I didn’t have much time to explore the park as I was working, but what I did see made me sure I’d be back again

Yey, Spring is on it's way!

to spend the time to see the whole property. I was most impressed with the water features, which are fed by natural springs.  There’s a bit of a bowl area going down to one of the ponds in the park.  From the top of the bowl, you can get a glimpse of the central area of London over the top of the trees.

As far as trees are concerned, there’s a fantastic mix of trees, including some really nice Scots Pines (Pinus sylvestris) on the Northern wall of the park.  Of course I didn’t get any good pictures of them as it was an after thought to take pictures for this series of posts. You’ll just have to go there yourself to see them. My favorite tree on the property was a big Copper Beech (Fagus sylvatica) which looked like it had some serious damage to it about 3 feet up from the bottom. I have no idea what the history of the tree is, but it looked good and had overcome the stress to become a prominent figure in the space.  Good job, Beech.

Lauderdale House and garden

I took a quick stroll by the Lauderdale House which houses a small cafe. Out in front of the house is a lovely little formal garden. And my favorite bit was the sun dial in the garden, which was at the same elevation as the top of St. Paul’s Cathedral in the city.  It’s quirky little monuments and installations like this, which make certain parks worth multiple visits or dragging other people to experience.

Dog train

On my way out I spotted a guy walking a load of dogs.  Literally a load.  And all of the same breed.  I think they were bichon frise? Any ways, it made for a memorable moment to see them all walking in a line on their way to a nice afternoon in the park.  Lucky dogs to get walked in such a park.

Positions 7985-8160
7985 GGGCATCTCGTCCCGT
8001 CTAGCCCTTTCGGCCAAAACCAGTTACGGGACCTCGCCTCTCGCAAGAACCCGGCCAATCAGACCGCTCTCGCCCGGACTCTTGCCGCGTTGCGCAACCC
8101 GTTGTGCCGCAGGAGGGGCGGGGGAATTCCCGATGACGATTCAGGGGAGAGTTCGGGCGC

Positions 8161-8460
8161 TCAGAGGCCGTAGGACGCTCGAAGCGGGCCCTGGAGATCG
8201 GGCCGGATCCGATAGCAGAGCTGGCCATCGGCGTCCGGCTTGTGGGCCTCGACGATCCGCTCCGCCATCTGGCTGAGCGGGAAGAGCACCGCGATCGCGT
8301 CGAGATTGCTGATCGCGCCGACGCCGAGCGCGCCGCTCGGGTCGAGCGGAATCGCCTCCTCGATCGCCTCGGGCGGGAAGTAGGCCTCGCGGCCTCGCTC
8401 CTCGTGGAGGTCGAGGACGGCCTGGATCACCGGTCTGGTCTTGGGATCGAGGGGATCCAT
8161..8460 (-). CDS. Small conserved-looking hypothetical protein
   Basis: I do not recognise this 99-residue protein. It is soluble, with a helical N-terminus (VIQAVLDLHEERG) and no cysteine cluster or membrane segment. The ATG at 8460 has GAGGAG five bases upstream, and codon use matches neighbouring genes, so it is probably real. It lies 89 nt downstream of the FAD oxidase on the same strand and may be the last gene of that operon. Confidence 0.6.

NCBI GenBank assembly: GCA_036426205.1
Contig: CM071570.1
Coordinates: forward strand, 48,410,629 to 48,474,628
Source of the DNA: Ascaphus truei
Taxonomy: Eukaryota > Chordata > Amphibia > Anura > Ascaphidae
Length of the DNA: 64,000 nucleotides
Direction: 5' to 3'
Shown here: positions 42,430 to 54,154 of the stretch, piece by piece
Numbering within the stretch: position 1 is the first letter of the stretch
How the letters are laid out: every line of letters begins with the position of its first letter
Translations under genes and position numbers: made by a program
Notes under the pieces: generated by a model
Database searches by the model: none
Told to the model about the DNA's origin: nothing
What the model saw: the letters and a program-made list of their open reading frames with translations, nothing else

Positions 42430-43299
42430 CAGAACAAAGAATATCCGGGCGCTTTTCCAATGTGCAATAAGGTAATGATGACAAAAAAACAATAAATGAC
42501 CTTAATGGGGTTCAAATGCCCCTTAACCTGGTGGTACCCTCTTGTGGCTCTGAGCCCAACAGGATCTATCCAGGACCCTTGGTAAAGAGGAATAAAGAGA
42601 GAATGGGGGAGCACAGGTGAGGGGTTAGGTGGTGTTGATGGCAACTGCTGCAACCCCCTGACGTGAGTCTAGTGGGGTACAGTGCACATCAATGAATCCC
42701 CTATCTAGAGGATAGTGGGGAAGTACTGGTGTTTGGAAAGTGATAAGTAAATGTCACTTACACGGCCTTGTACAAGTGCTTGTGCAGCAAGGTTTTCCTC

So if you do happen to make your way to Hampstead Heath or Highgate Cemetery, make sure to make a small trip through Waterlow Park. You’ll be glad you did.  I”ll leave you with a couple more pics of the park.  Enjoy and welcome Spring!

Mr Beech

A view of the City

St Pauls Sun Dial.

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BKLPAG Part 2: Regent Square Garden

Welcome to the square


Tucked off busy Gray’s Inn Road, just to the south of King’s Cross/St Pancras Stations in the heart of London is the small square Regent Square Garden.  It was named after Prince Regent who eventually became King George IV. The square is not on the way to anything in particular, so unless you’ve done a proper wander around the Congestion zone, you’ve probably missed it. There’s not much in the way of garden. Just some grass struggling to be truly lush and green and a few shrubs dotted along the perimeter. But you have to forgive the lack of understory due to the presence of some massive, towering London Plane trees (Platanus x hispanica) . The square contains 12 planes, which judging by it’s history and this size of the trees, must be about 175 years old. The square was created in the 1820s and was originally surrounded by two churches, one of which was severely damaged in WWII by a V2 bomb. Both apparently were demolished to make way for the brilliant architectural masterpieces of 1960s architects and planners (note sarcasm).
My co-workers were telling me these weren’t the tallest trees in the borough, but I thought differently (the tallest ones apparently are in Russell Square, which is only 10 minutes walk away). The ones in Regent Square Garden are well above 8 stories (maybe 90 ft) tall as I can see them peaking over the top of the buildings from my 7th story office window. With 12 of them in such a small space, makes their height even that much more impressive when walking under them. It’ s hard to photograph them well due to their size. When I walked through, it was a quite noon time break with a few people lounging around, or walking through. I find there’s a level of comfort and safety which most people

Note lovely housing estate in background.

feel when their under the canopies of such fantastic trees. It’s a enveloping sense of nature. Even in the dead of winter, when only a few scraggly leaves remain on the branches high above, the Planes are an overwhelming presence, but also calming.
I couldn’t see any sign the trees had been pollarded, but the trees had been lifted quite a bit. With all of them competing for the limited resources in the square, there’s not enough room or light to develop a full canopy, but no matter. They are still gorgeous trees.